Original 1941 logo
|Directed by||Orson Welles|
|Produced by||Orson Welles
Richard Baer (associate - uncredited)
|Written by||Orson Welles
Herman J. Mankiewicz
|Distributed by||RKO Radio Pictures (theatrical)
Paramount Pictures (1991 re-release)
Warner Bros. (DVD)
Citizen Kane is a 1941 American drama movie, starring Orson Welles in his first full-length movie. There are rumours that the story of the movie is based on the life of famous businessmen William Randolph Hearst, Howard Hughes and Samuel Insull. Welles said that his character, Kane, is based on more than one famous person. In 1974's F for Fake, he said that Kane was going to be based on Hughes, but he was later inspired by Hearst.
For this movie Orson Welles worked closely with his cinematographer Gregg Toland. The cinematographer is the person in charge of the camera and the lights. Together, they worked on a new style called "deep focus." Usually, if something close to the camera is in focus, something that is far away is out of focus. In the deep focus style, every object is in focus at the same time.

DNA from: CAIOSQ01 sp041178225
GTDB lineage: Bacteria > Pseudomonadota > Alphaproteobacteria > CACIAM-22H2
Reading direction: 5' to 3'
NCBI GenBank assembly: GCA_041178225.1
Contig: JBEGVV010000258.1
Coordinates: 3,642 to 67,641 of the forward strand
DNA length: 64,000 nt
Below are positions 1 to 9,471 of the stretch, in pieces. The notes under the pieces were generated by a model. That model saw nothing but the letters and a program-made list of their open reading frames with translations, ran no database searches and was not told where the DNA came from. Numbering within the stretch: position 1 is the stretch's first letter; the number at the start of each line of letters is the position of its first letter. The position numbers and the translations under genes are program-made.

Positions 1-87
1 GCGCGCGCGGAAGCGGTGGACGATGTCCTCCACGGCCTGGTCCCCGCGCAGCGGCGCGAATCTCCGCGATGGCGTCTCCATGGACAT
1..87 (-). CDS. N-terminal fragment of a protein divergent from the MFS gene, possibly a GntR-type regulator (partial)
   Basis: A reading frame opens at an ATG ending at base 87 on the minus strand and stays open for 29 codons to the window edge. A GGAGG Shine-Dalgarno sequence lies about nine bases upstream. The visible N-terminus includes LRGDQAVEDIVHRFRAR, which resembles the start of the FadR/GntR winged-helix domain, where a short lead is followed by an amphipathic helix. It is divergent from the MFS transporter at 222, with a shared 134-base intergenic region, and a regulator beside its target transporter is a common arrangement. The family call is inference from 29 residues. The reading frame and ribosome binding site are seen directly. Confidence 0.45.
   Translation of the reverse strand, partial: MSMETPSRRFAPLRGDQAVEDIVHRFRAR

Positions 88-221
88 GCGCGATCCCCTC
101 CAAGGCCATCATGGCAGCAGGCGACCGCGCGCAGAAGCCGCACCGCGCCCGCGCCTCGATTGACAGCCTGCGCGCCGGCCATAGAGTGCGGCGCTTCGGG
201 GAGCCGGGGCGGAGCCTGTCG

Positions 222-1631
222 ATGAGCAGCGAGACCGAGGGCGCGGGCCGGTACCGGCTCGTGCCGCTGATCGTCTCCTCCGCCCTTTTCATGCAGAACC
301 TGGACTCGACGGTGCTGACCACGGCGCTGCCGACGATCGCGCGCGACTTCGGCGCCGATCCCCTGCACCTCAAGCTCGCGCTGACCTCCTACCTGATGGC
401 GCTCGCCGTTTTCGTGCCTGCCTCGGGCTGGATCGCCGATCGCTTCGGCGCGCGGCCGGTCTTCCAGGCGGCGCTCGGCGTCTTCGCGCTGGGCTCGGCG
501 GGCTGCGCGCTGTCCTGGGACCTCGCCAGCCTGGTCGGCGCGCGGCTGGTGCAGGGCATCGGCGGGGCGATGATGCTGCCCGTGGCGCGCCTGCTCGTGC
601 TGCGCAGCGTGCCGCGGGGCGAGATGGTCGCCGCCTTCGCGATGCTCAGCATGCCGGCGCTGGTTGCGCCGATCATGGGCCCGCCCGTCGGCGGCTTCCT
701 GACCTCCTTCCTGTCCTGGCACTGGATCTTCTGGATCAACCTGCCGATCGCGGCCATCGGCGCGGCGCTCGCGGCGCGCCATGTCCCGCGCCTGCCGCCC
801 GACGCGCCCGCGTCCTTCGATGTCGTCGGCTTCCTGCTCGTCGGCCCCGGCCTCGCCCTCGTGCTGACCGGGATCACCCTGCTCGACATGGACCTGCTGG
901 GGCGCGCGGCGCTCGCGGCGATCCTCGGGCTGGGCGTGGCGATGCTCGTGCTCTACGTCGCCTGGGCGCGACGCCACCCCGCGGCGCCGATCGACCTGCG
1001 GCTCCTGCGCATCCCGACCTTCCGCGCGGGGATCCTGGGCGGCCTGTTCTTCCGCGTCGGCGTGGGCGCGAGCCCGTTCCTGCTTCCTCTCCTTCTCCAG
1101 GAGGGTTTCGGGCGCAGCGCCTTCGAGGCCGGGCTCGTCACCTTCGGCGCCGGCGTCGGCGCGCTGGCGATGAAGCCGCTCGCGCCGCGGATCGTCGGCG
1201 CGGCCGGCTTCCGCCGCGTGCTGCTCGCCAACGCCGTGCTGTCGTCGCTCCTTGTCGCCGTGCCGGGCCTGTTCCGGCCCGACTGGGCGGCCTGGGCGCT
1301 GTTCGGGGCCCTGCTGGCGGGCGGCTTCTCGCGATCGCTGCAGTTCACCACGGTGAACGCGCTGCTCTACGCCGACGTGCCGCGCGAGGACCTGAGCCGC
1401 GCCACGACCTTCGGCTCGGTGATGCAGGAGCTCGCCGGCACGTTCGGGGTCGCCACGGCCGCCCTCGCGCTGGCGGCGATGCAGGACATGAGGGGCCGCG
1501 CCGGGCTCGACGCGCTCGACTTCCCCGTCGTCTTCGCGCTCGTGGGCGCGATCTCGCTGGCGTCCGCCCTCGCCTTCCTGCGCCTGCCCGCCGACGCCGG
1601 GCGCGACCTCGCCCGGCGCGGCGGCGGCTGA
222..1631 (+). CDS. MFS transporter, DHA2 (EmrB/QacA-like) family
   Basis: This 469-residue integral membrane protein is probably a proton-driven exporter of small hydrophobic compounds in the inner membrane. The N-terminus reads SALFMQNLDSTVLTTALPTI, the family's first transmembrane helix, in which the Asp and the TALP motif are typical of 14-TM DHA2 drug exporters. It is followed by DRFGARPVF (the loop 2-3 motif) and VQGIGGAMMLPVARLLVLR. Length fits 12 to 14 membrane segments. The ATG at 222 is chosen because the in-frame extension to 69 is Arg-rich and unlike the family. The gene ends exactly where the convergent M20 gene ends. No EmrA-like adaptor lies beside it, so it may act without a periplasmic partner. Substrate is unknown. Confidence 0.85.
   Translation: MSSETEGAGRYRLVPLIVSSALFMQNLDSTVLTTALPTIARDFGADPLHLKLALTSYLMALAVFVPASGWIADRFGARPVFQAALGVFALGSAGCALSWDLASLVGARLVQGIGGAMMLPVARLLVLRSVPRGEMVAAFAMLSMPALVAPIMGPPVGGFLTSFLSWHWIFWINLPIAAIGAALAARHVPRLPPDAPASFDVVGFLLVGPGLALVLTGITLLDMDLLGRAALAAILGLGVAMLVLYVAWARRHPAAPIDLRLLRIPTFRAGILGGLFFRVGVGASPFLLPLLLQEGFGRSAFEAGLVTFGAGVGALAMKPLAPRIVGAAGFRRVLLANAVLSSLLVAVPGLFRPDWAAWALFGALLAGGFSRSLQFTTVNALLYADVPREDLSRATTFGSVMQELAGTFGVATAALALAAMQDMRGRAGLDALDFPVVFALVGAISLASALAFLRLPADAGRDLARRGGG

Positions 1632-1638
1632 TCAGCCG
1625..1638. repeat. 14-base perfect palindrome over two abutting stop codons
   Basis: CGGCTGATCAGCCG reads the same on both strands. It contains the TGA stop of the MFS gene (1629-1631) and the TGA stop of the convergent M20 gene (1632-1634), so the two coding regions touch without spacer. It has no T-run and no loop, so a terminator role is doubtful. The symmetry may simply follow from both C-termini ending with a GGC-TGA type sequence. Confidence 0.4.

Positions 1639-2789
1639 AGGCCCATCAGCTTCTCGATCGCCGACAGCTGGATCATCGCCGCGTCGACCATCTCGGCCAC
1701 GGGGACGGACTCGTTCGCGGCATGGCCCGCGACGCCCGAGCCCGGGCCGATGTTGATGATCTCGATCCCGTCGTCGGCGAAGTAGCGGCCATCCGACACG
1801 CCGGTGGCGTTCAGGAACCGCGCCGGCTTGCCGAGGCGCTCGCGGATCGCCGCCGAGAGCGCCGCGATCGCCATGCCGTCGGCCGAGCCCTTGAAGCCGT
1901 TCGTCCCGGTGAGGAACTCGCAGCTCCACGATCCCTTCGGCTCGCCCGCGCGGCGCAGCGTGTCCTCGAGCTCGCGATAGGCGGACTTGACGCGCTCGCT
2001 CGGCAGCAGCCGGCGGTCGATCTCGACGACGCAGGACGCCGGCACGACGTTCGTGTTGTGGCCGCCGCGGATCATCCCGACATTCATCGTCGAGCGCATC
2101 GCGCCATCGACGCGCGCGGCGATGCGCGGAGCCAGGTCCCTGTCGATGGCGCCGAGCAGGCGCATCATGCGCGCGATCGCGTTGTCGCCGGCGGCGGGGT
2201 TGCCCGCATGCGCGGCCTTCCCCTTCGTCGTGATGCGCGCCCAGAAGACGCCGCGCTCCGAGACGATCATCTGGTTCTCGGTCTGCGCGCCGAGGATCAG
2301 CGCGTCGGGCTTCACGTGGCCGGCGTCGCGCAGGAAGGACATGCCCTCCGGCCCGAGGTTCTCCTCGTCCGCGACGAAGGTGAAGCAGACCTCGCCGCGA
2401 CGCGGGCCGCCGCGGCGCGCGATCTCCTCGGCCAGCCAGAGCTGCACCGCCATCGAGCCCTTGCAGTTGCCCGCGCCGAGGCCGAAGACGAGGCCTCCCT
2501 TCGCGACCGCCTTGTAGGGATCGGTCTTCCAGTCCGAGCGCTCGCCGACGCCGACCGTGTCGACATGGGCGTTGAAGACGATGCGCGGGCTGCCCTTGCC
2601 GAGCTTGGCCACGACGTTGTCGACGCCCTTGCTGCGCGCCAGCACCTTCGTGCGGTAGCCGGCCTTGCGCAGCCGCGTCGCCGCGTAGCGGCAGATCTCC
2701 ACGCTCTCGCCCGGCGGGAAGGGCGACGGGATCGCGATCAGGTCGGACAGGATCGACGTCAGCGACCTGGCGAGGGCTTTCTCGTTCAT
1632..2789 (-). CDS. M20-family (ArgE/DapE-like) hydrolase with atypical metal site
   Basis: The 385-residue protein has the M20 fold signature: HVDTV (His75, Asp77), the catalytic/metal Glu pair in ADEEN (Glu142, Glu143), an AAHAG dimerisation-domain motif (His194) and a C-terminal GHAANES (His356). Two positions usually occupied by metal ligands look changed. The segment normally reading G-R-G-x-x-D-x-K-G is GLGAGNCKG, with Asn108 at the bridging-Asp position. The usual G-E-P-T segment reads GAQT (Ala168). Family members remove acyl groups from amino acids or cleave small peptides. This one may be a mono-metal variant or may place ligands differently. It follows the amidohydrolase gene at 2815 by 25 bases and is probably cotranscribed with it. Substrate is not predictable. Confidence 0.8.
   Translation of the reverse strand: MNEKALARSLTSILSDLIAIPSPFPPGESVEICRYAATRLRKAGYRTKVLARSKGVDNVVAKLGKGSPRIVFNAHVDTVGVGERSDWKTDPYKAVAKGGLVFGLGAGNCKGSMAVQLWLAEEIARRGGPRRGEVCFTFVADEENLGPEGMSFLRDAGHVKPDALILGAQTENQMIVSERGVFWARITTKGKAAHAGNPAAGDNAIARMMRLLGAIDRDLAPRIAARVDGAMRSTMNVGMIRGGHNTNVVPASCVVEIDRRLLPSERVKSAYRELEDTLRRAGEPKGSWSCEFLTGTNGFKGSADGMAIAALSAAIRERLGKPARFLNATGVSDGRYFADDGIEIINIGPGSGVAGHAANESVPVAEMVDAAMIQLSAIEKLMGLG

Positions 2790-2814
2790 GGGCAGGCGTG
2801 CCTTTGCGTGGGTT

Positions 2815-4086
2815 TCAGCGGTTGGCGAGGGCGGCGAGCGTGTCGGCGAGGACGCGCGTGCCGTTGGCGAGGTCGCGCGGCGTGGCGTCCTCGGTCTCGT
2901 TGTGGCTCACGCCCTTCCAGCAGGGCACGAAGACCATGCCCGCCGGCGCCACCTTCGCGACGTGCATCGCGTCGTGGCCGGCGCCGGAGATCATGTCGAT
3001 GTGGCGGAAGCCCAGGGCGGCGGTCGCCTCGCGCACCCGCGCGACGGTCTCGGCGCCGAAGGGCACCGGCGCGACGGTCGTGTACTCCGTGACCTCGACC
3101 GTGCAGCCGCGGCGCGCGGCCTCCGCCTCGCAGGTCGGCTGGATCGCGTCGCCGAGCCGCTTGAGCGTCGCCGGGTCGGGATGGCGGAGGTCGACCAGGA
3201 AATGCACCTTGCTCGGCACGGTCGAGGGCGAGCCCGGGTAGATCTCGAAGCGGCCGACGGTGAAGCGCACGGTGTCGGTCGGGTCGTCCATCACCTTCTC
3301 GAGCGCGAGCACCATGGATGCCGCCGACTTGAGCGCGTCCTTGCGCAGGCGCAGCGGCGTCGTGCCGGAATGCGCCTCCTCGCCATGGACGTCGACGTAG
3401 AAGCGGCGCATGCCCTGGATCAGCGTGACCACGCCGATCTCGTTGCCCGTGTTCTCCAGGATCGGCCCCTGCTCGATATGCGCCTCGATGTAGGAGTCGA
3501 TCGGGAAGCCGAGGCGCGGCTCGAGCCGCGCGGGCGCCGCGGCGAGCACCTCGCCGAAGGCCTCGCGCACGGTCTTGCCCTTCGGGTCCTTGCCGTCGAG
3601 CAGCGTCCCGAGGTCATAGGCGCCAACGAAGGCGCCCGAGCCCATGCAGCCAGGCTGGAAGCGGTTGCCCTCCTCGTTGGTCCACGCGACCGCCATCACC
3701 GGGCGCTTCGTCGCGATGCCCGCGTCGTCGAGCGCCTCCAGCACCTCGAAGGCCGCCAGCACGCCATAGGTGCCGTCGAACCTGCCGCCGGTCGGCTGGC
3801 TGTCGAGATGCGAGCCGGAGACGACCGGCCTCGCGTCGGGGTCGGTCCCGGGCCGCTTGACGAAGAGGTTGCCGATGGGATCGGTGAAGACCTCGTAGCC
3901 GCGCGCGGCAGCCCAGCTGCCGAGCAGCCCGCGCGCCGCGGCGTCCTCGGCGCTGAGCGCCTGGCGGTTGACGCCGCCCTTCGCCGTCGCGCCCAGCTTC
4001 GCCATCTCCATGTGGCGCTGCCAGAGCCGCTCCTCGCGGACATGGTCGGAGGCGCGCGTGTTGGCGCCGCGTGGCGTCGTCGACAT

Its working title (the name of a movie used before it is finished) was RKO 281.
Other websites[change | edit source]
|Wikiquote has a collection of quotations related to: Citizen Kane|
- Citizen Kane at the Internet Movie Database
- The American Film Institute's "100 Greatest Movies" list
- Original Trailer
- Greatest Films: Citizen Kane
- Essay on the use of mise-en-scene and cinematography
- RaveCentral: Citizen Kane